While we’re on the subject of class abilities, we also get a new surge for the wilder, the horrific surge. This one lets the wilder make an “intimidate” check versus a creature within close range, gaining a untyped bonus to the check equal to the wild surge’s “value” – I assume that to refer to the manifester level increase granted by the wild surge class feature. If suffering enervation, the wilder is shaken for a number of rounds “equal to the level of wild surge used” and loses power points equal to the unmodified manifester level. This is, verbiage-wise, not really functional – does it refer to the manifester level as modified by wild surge? To the increase to manifester level? A wild surge in itself has no level. The surge bond increases the fear of targets already affected by shaken, frightened, etc., and the improved surge bond nets +1 creature affected by the wilder’s wild surge Intimidate checks, + another creature affected for every 4 levels beyond 5th.


Archetype-wise, the deranged min psion loses the bonus feats in favor of getting an oracle curse (adapted properly to psionics), and at 5th level, we have the tap the madness ability to accept temporary penalties to saves to enhance DCs, with the ability improving at 15th level. Interesting: At 10th level, this ability’s penalty becomes an aura. Formatting is inconsistent here: Class abilities are formatted as though they were feats for the most part (confusing), but not always. At 15th level, when using the save DC-enhancer, the archetype gets to completely ignore PR. Very strong. This should probably be a scaling decrease instead, particularly since they also ignore ANY immunities of creatures, which is OP even at 15th level. – granted, mind-affecting immunity instead nets a +5 bonus, but still. The capstone increases the radius vastly and provides a limited added psionic focus ready to be expended whenever the tap the madness ability is used.


The fearsome overlord dread replaces devastating touch with a collective governed by Wisdom, which is interesting (or a hiccup), considering that the dread otherwise is governed by Charisma – the archetype gets Unwilling Participant at 1st level, using Charisma instead of Wisdom, and adds the [Network] descriptor to all [Fear] powers and a list. The latter makes me think that the collective probably was intended to be Charisma-based as well. 2nd level’s terror is replaced with spirit of many. Terrors can be channeled as a standard action via the collective, and targets in it are treated as though affected by devastating touch for the purpose of being affected by a terror, or the target can be affected by an Intimidate check. The ability is correctly codified regarding descriptor and spirit of many’s augment, which is the big thing here – you can essentially use terrors on multiple targets for power point expenditure, which makes for pretty potent low-cost debuffs.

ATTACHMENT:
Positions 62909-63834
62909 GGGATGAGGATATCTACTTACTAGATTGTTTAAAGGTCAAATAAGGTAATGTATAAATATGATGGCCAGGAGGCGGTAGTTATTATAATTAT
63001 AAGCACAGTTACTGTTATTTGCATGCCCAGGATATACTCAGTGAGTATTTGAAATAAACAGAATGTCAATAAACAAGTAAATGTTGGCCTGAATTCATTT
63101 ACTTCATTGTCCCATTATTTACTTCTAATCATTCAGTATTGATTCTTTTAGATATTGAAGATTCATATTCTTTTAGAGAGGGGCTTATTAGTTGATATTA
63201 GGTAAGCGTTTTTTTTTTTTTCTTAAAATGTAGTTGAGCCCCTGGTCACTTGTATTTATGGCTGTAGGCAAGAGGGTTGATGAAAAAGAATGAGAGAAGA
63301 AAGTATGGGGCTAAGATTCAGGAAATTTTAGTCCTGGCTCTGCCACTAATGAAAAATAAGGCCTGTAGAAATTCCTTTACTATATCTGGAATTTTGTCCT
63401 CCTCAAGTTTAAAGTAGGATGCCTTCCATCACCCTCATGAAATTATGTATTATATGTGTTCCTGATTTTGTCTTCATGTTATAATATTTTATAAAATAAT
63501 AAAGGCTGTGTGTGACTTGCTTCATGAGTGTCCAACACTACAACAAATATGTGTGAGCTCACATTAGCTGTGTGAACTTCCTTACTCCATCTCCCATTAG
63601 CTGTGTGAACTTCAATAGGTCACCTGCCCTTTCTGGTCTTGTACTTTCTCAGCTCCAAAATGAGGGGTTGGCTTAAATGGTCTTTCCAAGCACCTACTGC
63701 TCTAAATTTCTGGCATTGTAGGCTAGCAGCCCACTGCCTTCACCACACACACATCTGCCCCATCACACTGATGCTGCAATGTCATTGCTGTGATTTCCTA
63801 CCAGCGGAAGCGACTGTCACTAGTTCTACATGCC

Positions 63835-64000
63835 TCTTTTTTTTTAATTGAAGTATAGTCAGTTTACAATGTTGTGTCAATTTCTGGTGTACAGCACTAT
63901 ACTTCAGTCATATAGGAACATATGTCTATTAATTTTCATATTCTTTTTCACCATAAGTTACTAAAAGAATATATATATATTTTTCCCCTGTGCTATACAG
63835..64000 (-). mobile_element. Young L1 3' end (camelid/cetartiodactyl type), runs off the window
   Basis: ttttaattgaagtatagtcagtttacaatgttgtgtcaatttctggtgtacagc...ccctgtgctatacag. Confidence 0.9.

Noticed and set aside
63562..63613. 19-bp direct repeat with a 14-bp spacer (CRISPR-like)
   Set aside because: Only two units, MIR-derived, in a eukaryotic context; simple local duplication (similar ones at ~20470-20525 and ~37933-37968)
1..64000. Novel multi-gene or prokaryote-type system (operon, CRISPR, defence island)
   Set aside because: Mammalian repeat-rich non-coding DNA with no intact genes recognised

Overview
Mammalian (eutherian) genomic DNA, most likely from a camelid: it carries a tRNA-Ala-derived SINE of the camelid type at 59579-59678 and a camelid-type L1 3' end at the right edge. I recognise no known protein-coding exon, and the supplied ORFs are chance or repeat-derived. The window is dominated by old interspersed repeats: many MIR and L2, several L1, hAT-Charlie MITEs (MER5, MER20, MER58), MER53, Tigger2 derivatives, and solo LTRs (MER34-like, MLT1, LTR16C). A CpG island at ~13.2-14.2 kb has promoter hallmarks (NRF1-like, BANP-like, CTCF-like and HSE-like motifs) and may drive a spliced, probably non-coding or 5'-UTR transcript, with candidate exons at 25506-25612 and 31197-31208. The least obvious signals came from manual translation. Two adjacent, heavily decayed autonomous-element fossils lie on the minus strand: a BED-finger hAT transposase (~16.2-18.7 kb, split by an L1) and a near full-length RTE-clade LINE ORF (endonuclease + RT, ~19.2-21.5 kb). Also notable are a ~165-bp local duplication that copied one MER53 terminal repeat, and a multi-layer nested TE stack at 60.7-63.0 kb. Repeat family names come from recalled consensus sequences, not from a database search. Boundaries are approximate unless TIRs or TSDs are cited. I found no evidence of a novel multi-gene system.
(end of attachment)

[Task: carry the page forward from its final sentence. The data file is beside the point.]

Aura of fear is replaced with a penalty applied to collective members regarding fear-based effects, including the loss of fear immunity. Channel terror is lost in favor of the ability to induct targets into the collective on a failed save by expending a use of terrors. I assume that the save DC here is based on the terrors, but the ability doesn’t state this. Twin fear is replaced with knowing/remote viewing  the location of creatures in the collective. The archetype also comes with a sanity damaging terror. This is an interesting engine-tweak – I rather liked it, minor rough patches notwithstanding.


The martinet tactician does not suffer drawbacks for collective members reduced to 0 hit points, and replaces coordinated strike with 3+ Intelligence modifier uses of press onward. This ability can be used as a swift action, and lets all members of their collective ignore a pretty massive array of negative conditions for 1 round, , +1 round at 5th level and every 4 levels thereafter. When the effect wears off, the suppressed effects have their duration extended by an equal number of rounds to which they were suppressed….and here, we have an unintentional exploit: Per default, the suppression of effects in PFRPG has their duration continue to elapse, so if the negative condition elapses while the ability is activated, there is no more duration to extend. This is, admittedly, a nitpick, but the exploit is completely avoidable via a suspension of duration elapsing clause. Oh, and there is this other sentence. While under the effect of the ability, creatures ignore ALL DAMAGE SUFFERED. Granted, they take twice as much when the duration elapses, but this is still broken as all hell. Deity blasts your level 1 farmer? Death delayed, you’ve got this level 1 martinet standing around…and again, it didn’t have to be this way. I love the idea. Add a simple scaling mechanism per round for damage ignored, and there you go. 6th level nets Diehard and collective members benefiting from coordinate gain it as a teamwork feat. 14th level replaces pooled knowledge with the ability to redistribute damage taken among collective members. Good here: The ability has a caveat that prevents damage negation – via DR. Since the base ability regarding delayed damage does not comment on energy types, this should be more broadly phrased.